Novel in vitro/vivo strategies are higher throughput versions of the in vitro/vivo strategies where recent genome editing technologies such as CRISPR are leveraged to create knockout mutant libraries at greater scale and potentially across the whole genome. Variations of CRISPR such as CRISPRi and CRISPRa allow for control over gene interference and activation respectively. Further, to speed up examination of mutant cells, AI-assisted computer vision analysis strategies can be enlisted to achieve phenotypic screening at scale. While these innovations have breathed a second life into in vitro/vivo strategies and have great utility especially in drug discovery, they are still inherently unable to identify the genetic features at the basis of complex diseases, which constitute the vast majority of diseases. Only computational strategies have the breadth of logic, scale, and perspective to solve these diseases.
Classic computational strategies began to supplant in vitro/vivo approaches with the advent of DNA sequencing technologies. Through computational abstraction, they allow for direct interrogation of human genomes while maintaining the full integrity of the organisms themselves. They also, as a whole and in theory, have no limits to their logic, scale, and perspective potential to tackle any phenotype imaginable, including complex diseases. The right algorithm just has to be created.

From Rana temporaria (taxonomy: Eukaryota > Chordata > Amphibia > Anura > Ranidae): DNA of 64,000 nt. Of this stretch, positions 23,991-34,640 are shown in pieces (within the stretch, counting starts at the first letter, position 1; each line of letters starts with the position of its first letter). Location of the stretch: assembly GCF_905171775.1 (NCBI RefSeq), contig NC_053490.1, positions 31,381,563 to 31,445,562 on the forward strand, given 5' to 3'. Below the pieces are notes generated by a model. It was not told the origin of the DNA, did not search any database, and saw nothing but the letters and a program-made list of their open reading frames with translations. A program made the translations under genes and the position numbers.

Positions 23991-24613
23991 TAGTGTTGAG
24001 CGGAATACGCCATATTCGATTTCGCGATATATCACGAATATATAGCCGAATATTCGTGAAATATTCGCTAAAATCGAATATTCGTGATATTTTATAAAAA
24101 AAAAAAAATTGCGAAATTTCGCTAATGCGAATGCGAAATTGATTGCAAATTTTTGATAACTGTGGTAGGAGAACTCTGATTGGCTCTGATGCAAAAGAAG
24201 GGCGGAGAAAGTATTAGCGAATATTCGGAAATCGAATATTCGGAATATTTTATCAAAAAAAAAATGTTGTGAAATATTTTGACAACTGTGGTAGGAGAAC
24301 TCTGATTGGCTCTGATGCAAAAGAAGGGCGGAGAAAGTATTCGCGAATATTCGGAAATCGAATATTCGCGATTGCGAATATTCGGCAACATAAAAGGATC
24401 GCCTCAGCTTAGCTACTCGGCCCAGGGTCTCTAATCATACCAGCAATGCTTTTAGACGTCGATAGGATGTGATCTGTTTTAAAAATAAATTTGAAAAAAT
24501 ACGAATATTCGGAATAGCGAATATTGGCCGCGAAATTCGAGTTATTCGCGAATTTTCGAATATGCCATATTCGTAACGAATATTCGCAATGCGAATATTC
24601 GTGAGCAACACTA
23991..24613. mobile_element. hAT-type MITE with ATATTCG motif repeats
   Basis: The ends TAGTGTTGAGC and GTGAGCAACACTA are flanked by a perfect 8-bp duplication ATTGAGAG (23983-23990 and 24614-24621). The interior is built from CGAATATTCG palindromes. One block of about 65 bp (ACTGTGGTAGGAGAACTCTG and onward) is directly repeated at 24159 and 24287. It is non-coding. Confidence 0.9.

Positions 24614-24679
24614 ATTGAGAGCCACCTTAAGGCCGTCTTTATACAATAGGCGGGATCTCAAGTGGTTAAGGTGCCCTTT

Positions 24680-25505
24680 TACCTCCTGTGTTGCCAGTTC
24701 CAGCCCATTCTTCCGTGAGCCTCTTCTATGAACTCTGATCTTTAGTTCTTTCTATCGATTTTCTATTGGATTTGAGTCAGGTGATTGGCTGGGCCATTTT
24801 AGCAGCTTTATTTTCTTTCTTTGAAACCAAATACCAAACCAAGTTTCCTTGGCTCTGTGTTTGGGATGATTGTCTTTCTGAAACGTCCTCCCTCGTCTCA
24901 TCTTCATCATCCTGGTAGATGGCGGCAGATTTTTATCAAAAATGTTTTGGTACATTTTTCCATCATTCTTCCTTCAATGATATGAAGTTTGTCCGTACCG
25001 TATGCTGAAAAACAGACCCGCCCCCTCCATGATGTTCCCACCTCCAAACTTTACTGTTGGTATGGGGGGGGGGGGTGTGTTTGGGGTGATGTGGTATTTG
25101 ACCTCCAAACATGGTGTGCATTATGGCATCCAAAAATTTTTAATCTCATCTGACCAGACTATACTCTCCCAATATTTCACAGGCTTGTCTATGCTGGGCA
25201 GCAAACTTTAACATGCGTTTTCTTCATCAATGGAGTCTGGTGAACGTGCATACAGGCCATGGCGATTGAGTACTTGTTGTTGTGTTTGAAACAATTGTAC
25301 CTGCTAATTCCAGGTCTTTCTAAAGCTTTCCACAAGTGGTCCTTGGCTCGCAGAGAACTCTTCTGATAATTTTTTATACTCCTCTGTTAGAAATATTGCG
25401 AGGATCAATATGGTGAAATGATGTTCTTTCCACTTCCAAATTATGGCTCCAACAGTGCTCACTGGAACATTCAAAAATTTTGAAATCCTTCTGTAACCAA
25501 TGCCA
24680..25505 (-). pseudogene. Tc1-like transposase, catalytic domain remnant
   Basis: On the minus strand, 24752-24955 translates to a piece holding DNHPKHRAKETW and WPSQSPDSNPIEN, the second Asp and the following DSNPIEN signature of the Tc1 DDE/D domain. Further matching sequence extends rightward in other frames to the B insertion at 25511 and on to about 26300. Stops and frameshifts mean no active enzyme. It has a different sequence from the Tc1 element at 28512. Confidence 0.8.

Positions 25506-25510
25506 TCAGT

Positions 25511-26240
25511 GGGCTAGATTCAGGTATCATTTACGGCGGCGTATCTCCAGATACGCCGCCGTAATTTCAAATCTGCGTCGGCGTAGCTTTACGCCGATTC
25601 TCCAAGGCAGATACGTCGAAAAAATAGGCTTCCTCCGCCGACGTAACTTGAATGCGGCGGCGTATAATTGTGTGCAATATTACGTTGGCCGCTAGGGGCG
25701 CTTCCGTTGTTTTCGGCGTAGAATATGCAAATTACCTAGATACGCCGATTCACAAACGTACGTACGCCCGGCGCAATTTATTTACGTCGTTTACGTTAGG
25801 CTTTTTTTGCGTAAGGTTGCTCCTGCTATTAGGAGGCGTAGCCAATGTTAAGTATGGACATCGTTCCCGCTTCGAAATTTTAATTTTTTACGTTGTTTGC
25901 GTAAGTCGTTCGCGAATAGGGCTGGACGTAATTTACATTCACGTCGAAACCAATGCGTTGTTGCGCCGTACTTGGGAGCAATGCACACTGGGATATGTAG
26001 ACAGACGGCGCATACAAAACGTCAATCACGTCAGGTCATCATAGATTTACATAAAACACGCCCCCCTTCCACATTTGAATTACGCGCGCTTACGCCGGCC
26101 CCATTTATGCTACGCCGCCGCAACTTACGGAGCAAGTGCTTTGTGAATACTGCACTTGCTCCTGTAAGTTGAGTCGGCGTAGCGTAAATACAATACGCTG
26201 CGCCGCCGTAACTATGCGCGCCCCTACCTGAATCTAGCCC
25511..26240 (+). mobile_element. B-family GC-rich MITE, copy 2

Linkage analyses led a flurry of gene discoveries in the early to mid 90's. Inbred cross and Quantitative Trait Locus approaches have also been successfully applied to discover certain genes, however they tend to require inbreeding and crossing of test subjects (which is out of the question in humans leaving admixture analysis as the best parallel). These older strategies were eventually supplanted by genome wide associated studies (GWAS), a strategy that gained popularity with the greater availability of sequencing technology in the late 2000's. As we explained in another post, GWAS remains the tool of choice to identify genetic features from sequencing data even though is has many well documented flaws, the list of which continues to expand. The main reason for its persistence despite its lack of actionability is that it's a simple and intuitively comprehensible concept for which the genomic field has become convinced that it only needs be fed even more genome sequencing data to finally get it to work properly, thus the aim of many ventures to collect millions of genome samples. We of course believe otherwise.